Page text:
Three types of psychotic-like experiences in youth at clinical high risk for psychosis

Henry R. Cowan*, Vijay A. Mittal

*Corresponding author for this work

Research output: Contribution to journalArticlepeer-review

2 Scopus citations

Abstract

Background: A fully dimensional model of psychosis implies that psychotic-like experiences (PLEs) connect the entire psychosis spectrum. Three types of self-reported PLEs—persecutory ideation, bizarre experiences, and perceptual abnormalities—are commonly found in the general population. This study assessed the construct, predictive, and incremental validity of self-reported PLEs in youth at clinical high risk for psychotic disorders (CHR). Methods: Self-report data on PLEs (community assessment of psychic experiences; CAPE) were collected from 105 CHR youth (mage = 19.3). Interview measures of attenuated psychotic symptoms and self-report measures of psychosis proneness, depression, and anxiety were collected at baseline and 12-month follow-up (n = 70 at follow-up). Factor, cross-sectional, and longitudinal analyses examined relationships between study variables. Results: Self-reported PLEs were best represented by the same three factors found in the general population: persecutory ideation, bizarre experiences, and perceptual abnormalities. Cross-sectionally, PLEs—particularly persecutory ideation—correlated with interview-rated attenuated psychotic symptoms and self-reported psychosis proneness, depression, and anxiety. Longitudinally, baseline PLEs trended toward predicting 12-month change in positive attenuated psychotic symptoms (r =.29, pFDR =.058). Incrementally, baseline PLEs predicted 12-month change in positive and disorganized symptoms, when accounting for the effect of baseline positive symptoms and demographics. Conclusions: Three types of PLEs were valid in this CHR sample. Self-reported PLEs may be used not only to screen individuals for inclusion in the CHR classification, but also to characterize individuals within this population. Self-reported PLEs may help to forecast which CHR individuals will progress toward psychotic illness.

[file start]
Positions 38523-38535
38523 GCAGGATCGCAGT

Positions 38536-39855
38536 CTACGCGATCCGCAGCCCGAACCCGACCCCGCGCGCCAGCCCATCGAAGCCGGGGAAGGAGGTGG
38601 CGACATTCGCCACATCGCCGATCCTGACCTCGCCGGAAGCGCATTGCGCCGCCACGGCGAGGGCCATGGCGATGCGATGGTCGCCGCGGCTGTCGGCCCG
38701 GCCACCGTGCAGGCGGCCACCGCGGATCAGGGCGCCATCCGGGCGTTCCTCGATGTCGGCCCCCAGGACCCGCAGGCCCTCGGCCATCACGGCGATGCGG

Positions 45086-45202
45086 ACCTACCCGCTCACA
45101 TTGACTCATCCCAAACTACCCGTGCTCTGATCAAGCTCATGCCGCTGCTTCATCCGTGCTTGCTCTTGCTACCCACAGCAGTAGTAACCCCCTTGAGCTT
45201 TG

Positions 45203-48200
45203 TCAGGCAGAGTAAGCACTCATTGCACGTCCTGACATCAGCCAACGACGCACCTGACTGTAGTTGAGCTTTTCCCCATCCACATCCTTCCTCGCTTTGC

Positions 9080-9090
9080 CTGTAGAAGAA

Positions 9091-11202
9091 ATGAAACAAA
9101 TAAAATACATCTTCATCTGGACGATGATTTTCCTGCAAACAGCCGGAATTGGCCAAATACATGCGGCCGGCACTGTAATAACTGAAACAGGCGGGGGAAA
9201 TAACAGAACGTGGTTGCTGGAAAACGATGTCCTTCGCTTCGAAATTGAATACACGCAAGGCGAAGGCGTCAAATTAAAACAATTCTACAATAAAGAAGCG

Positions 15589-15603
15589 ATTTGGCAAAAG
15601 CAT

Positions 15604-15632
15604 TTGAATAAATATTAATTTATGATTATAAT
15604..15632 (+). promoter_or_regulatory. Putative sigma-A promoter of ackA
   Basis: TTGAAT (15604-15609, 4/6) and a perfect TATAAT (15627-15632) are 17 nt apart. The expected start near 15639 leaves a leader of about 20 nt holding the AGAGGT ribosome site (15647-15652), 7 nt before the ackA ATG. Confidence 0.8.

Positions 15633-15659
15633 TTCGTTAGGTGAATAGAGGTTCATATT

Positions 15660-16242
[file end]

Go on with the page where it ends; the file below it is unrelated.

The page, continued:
Original languageEnglish (US)
JournalEuropean Archives of Psychiatry and Clinical Neuroscience
DOIs
StateAccepted/In press - Jan 1 2020

Keywords

  • Clinical high risk (CHR)
  • Confirmatory factor analysis (CFA)
  • Dimensional
  • Longitudinal
  • Psychosis risk
  • Psychotic-like experiences (PLEs)

ASJC Scopus subject areas

  • Psychiatry and Mental health
  • Biological Psychiatry
  • Pharmacology (medical)

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